Update January 7th, 8:20PM ET: Around 8 minutes after launch, the first stage of the Falcon 9 successfully landed at SpaceX’s landing zone at Cape Canaveral, Florida. That brings SpaceX’s total number of successful landings to 21 and continues the company’s success streak of landing rockets on land. SpaceX did not provide coverage of the payload’s deployment, but confirmed that the nose cone surrounding the satellite did separate successfully.
Original story: On Sunday, SpaceX is set to launch perhaps its most secretive payload yet: a classified government satellite built by defense contractor Northrop Grumman. The purpose of the mission, codenamed Zuma, is essentially unknown. It’s unclear what kind of spacecraft is going up, or which government agency the launch is for. All we really know is that Zuma is scheduled to go into lower Earth orbit on top of a Falcon 9 rocket out of Cape Canaveral, Florida.
The launch has had some trouble getting off the ground, though. The mission was originally supposed to launch in late November, but was repeatedly delayed for unknown reasons. Then on November 17th, SpaceX decided to stand down from the mission for a while as it reviewed data from a test that the company did for another customer. Now, it seems that review is complete and SpaceX is ready to try again, though this time the company is switching up launchpads for the mission. Zuma will launch from SpaceX’s recently renovated pad at Cape Canaveral Air Force Station instead of the company’s nearby pad at NASA’s Kennedy Space Center like originally planned in November.
“Northrop Grumman realizes that this is monumental responsibility.”
The Zuma mission became public in October 2017, when NASASpaceflight.com reported on documents that SpaceX had filed with the Federal Communications Commission, requesting authorization for a mysterious “Mission 1390.” A few days later, several news outlets confirmed that the flight, also called Zuma, would launch a Northrop Grumman-made payload. The contractor had been assigned by the US government to find a rocket for the launch, and Northrop Grumman ultimately picked the Falcon 9.
“Northrop Grumman realizes that this is monumental responsibility and have taken great care to ensure the most affordable and lowest risk scenario for Zuma,” Lon Rains, communications director for Northrop Grumman’s Space Systems Division, said in a statement to The Verge. Northrop Grumman has not released any further information on the spacecraft.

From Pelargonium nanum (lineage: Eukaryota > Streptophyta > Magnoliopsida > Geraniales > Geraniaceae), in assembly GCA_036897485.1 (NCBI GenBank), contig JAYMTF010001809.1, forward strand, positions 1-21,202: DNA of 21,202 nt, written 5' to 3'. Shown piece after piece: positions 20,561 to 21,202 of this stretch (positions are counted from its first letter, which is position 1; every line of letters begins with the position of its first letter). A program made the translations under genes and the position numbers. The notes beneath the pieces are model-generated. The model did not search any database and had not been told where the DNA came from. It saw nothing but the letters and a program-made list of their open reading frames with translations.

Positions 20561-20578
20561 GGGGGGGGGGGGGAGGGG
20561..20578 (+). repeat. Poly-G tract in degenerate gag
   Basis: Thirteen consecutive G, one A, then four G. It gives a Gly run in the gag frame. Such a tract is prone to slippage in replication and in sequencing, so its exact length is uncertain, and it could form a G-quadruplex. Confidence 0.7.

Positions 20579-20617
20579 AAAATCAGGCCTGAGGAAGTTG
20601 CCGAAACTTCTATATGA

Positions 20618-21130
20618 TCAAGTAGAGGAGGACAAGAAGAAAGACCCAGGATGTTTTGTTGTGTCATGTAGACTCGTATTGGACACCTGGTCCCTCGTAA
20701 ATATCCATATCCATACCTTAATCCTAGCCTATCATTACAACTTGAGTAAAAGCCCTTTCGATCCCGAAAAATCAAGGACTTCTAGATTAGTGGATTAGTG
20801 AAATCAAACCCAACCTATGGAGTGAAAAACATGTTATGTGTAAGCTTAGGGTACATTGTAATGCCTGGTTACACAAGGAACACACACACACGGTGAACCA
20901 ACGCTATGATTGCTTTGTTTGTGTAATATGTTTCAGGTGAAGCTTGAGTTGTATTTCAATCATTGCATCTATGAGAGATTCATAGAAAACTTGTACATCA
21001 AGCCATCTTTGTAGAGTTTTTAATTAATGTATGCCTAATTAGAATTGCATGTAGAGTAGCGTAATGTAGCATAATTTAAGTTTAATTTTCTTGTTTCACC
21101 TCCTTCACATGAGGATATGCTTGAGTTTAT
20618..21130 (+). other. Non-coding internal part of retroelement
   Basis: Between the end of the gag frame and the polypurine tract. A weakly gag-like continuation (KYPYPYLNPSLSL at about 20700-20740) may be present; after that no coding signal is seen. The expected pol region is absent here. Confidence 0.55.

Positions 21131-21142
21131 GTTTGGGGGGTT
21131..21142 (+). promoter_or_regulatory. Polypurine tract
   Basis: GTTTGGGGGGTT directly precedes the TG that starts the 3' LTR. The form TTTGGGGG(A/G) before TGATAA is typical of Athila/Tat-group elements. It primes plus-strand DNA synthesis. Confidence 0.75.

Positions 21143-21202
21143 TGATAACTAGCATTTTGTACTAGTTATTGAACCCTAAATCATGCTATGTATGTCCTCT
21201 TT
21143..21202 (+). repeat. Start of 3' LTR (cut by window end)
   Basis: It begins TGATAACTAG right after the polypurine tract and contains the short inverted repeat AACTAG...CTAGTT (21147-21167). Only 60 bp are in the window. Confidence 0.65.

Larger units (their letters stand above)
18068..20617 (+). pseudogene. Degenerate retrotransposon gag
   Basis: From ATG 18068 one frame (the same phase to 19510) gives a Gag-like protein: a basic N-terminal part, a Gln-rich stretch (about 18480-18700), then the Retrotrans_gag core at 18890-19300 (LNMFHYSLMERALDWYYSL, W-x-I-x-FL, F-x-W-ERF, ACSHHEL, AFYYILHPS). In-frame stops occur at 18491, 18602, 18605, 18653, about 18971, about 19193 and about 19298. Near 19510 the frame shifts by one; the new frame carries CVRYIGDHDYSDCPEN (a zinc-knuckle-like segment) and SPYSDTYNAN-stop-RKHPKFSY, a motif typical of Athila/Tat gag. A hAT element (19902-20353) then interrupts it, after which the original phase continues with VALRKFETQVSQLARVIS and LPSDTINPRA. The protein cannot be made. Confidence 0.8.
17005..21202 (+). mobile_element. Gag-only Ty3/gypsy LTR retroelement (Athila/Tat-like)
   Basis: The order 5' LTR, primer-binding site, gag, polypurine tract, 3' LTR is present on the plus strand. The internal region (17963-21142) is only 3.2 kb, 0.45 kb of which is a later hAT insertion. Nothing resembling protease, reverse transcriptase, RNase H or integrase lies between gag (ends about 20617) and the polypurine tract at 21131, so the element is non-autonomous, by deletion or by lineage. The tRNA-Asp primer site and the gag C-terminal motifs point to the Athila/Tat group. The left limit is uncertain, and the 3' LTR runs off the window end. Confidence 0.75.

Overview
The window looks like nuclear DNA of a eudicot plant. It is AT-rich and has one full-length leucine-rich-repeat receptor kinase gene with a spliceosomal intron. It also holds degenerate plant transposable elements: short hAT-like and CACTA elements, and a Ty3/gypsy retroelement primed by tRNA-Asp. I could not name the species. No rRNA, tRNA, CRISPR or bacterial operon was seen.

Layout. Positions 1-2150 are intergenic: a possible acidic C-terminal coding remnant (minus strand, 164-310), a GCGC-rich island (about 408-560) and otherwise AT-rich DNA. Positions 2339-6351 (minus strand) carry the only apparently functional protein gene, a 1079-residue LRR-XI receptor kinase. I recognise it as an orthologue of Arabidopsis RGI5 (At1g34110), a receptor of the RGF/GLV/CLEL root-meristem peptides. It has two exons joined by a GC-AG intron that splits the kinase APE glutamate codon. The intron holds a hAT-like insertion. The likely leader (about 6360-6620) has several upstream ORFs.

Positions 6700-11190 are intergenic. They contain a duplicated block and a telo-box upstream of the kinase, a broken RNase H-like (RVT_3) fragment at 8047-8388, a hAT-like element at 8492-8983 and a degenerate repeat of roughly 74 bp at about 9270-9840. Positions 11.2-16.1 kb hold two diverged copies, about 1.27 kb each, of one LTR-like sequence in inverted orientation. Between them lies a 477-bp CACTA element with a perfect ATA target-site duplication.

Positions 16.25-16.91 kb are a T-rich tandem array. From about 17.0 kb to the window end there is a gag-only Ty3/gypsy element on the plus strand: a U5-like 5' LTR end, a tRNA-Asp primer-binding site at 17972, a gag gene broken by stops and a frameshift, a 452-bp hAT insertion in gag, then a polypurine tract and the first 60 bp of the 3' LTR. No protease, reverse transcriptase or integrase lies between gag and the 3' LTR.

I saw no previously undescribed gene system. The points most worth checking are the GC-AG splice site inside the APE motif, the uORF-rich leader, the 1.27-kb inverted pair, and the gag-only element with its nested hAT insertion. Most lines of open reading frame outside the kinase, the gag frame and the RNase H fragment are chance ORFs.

It’s not the first time that SpaceX has launched secretive payloads into orbit. After receiving certification in 2015 to launch military satellites, the company has already launched two classified payloads, and is slated to launch even more over the next couple of years. However, all of SpaceX’s missions for the military have known customers, such as the US Air Force or the National Reconnaissance Office. So far, no government office has claimed the Zuma mission. And the NRO, which usually announces the launches of its spy spacecraft, said that Zuma doesn’t belong to the agency.
Apart from its super unique payload, this SpaceX launch is otherwise routine. When the Falcon 9 flies, it will attempt to land at SpaceX’s ground-based Landing Zone 1, located at the Cape. If that touchdown is successful, it’ll mark the eighth ground recovery for the company, and the 21st landing SpaceX has pulled off to date.
Zuma also marks SpaceX’s debut mission of 2018, jumpstarting what could be a busy year for the company. SpaceX plans to do even more launches this year than it did in 2017, which saw a total of 18 missions — the most the company has ever done in a single year. And once this mission is complete, SpaceX’s next scheduled launch is the eagerly anticipated first flight of the Falcon Heavy — an upgraded, heavy-lift version of the Falcon 9.
Zuma’s takeoff is set for sometime between 8PM and 10PM ET on Sunday. SpaceX was originally planning for a Thursday launch, but it delayed the mission by multiple days to test out propellant loading of the rocket on the changed launchpad. The company also said the recent bout of cold weather slowed tests down at the Cape. Live coverage of the launch usually starts 15 minutes prior to takeoff, but given the flight’s secrecy, chances are the live broadcast won’t follow the satellite’s deployment. Check back on Sunday to watch as much of this mission as we can live.
Update January 5th, 2018 8:45AM ET: This post was updated to include the new January launch date and again to reflect delays in the launch.
Update November 17th, 2017 4:15PM ET : On Thursday, SpaceX stated that it had decided to stand down from the launch as it reviewed data of a fairing test the company did for another customer. SpaceX said it still had the opportunity to launch on Friday, but that the launch might not happen depending on how long it takes the company to review the test data. Now it looks like SpaceX won’t be launching in the next couple days, and the company will come up with a new launch date soon.